Screwball Comedy Irene Dunne Cary Grant The Awful Truth
Screwball comedies: Cary Grant and Irene Dunne in The Awful Truth.

Screwball comedy movies, rare screenings of epic box office disaster: Library of Congress’ Packard Theater

In April 2014, the Library of Congress’ Packard Campus Theater in Culpeper, Virginia, will celebrate Hollywood screwball comedy movies, from the Marx Brother’s antics to Peter Bogdanovich’s early ’70s homage What’s Up, Doc?, a box office blockbuster starring Barbra Streisand and Ryan O’Neal. Additionally, the Packard Theater will present a couple of rarities, including an epoch-making box office disaster that led to the demise of a major studio.

Among Packard’s April 2014 screwball comedies are the following:

  • Leo McCarey’s Duck Soup (Saturday, April 5) – actually more zany, wacky, and totally insane than merely “screwball” – in which Groucho Marx stars as the recently (un)elected dictator of Freedonia, abetted by siblings Harpo Marx and Chico Marx, in addition to Groucho’s perennial foil, Margaret Dumont (my favorite cast member in every Marx Brothers movie);
  • Best Director Academy Award winner Leo McCarey’s hilarious 1937 comedy The Awful Truth (Thursday, April 24), in which Irene Dunne and Cary Grant play a married couple on the brink of divorce;
  • A double bill (Thursday, April 3) featuring two obscure titles: The Matrimonial Bed (1930), an early Michael Curtiz talkie featuring Florence Eldridge (better known for her stage work and for being Fredric March’s wife), Frank Fay (better known for having been one of Barbara Stanwyck’s husbands), James Gleason (Best Supporting Actor Oscar nominee for Here Comes Mr. Jordan, 1941), and the excellent Lilyan Tashman (Edmund Lowe’s wife for appearance’s sake, who died of cancer at age 37); and William Nigh’s Two Heads on a Pillow (1934), featuring Neil Hamilton (Commissioner Gordon on the Batman TV series) and Miriam Jordan, and which, according to the Packard Theater website, is “often cited as a precursor” to Adam’s Rib, the 1949 battle-of-the-sexes comedy directed by George Cukor, and starring Spencer Tracy and Katharine Hepburn.

Subversive comedy classic ‘The Major and the Minor’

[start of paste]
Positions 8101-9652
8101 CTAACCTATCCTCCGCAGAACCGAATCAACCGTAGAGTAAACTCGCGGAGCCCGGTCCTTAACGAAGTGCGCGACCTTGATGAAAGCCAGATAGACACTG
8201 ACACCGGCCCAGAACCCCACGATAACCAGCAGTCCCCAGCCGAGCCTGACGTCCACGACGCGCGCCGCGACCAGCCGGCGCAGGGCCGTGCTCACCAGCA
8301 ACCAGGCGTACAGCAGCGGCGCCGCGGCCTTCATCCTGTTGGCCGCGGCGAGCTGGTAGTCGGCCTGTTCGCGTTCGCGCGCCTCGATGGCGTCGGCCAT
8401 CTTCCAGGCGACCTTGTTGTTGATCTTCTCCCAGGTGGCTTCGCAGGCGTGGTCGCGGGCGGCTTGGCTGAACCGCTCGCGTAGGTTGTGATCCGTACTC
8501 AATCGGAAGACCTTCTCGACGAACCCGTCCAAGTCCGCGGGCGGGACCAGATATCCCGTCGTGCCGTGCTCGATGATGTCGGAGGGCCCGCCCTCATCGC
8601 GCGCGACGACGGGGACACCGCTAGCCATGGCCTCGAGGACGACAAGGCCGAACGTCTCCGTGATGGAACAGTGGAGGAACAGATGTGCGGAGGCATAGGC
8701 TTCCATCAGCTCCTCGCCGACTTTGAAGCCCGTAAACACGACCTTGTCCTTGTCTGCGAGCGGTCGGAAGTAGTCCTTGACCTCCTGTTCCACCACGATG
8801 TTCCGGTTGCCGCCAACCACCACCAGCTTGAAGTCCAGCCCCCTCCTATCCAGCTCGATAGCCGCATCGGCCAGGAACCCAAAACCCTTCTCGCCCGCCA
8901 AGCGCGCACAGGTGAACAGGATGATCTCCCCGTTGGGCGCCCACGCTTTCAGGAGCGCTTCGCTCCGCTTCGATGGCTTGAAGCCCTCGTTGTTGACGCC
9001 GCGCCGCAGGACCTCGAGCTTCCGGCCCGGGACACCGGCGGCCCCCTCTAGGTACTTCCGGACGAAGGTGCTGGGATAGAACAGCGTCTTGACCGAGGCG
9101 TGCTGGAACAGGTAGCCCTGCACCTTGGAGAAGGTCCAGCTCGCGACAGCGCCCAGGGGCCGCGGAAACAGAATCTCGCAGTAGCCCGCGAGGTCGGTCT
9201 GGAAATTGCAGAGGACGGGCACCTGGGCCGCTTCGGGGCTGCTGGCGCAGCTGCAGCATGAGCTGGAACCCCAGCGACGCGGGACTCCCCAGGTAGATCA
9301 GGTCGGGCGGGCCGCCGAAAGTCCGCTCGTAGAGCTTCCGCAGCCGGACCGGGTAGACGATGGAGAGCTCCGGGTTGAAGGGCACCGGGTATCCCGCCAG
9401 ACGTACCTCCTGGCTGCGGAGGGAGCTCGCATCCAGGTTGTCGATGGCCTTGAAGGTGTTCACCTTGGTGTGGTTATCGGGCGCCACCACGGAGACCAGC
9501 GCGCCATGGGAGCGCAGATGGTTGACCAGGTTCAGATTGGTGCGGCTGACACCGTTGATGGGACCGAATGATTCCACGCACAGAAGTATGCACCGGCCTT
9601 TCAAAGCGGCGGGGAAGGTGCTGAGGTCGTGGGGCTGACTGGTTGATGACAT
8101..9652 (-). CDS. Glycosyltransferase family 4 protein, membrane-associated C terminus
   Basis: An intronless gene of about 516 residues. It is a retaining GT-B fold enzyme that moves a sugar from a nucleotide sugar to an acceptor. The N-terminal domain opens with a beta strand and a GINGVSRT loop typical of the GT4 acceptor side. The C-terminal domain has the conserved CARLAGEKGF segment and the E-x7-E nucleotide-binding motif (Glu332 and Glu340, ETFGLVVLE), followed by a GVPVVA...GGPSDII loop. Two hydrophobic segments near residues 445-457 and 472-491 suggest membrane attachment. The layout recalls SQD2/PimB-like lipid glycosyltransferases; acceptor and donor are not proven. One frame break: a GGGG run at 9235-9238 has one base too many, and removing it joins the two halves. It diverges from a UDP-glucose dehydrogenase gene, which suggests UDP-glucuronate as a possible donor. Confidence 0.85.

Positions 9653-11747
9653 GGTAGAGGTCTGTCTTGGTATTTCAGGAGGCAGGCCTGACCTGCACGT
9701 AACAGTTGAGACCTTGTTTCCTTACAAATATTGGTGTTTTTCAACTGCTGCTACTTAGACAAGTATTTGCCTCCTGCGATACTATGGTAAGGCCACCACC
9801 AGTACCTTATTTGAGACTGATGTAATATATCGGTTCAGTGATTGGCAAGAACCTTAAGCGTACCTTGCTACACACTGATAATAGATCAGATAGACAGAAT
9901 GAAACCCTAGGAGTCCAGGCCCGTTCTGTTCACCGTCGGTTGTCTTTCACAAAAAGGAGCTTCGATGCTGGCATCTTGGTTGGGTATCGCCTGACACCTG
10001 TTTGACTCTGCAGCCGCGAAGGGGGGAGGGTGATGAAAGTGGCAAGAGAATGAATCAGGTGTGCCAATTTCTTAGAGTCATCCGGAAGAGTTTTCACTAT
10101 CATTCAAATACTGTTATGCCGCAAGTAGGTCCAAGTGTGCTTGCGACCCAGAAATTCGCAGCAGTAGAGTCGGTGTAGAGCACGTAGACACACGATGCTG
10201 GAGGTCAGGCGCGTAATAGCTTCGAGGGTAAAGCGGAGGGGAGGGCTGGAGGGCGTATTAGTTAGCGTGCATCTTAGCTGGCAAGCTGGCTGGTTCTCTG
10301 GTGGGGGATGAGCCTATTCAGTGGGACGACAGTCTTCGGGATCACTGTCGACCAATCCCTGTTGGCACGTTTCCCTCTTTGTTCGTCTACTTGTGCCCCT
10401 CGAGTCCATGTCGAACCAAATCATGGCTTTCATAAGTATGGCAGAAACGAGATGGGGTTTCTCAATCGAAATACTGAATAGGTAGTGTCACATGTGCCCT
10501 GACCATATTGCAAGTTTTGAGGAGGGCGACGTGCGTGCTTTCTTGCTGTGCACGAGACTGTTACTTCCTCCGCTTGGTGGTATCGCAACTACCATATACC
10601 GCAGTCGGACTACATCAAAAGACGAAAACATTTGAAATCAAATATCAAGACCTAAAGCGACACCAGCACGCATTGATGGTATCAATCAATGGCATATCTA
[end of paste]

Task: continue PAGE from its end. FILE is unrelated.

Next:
Not officially a screwball comedy, Billy Wilder’s first movie as a Hollywood director, The Major and the Minor (Thursday, April 10) is a delightful – and quite subversive – romp that, as a sign of our pathologically p.c. times, will likely offend more people today than it did back in 1942. Ray Milland plays an army major who rescues and falls for “12-year-old” Ginger Rogers – actually an adult woman short of money but with plenty of pep – much to the chagrin of his fiancée, beautifully played by the now largely forgotten Rita Johnson. Billy Wilder’s comic touch could be very heavy-handed indeed, but the masterful The Major and the Minor seems to have been strongly influenced by the much subtler Ernst Lubitsch, with whom Wilder had previously collaborated as a screenwriter (Bluebeard’s Eighth Wife, Ninotchka). The Major and the Minor was co-written by Wilder and frequent partner Charles Brackett.

Packard Campus rare screenings: ‘Heaven’s Gate,’ ‘Ramona’

Film historian Bruce Lawton will introduce two rare big-screen presentations of writer-director Michael Cimino’s epic Western Heaven’s Gate, the box office cataclysm that sank United Artists. The screenings will include a 35mm film print of the 1981 theatrically released 149-minute “director’s cut” (Thursday, April 17), and the original, 70mm print of the 219-minute New York premiere version (Friday, April 18) that ran for one week in November 1980. The latter is the only known existing copy of this particular version; it’ll mark the first time that the Packard Campus Theater has showcased a film in the 70 mm format. Heaven’s Gate stars Kris Kristofferson, Christopher Walken, and Isabelle Huppert (a sensational actress who hasn’t been lucky in her English-language forays, e.g., Curtis Hanson’s The Bedroom Window, David O. Russell’s I Heart Huckabees).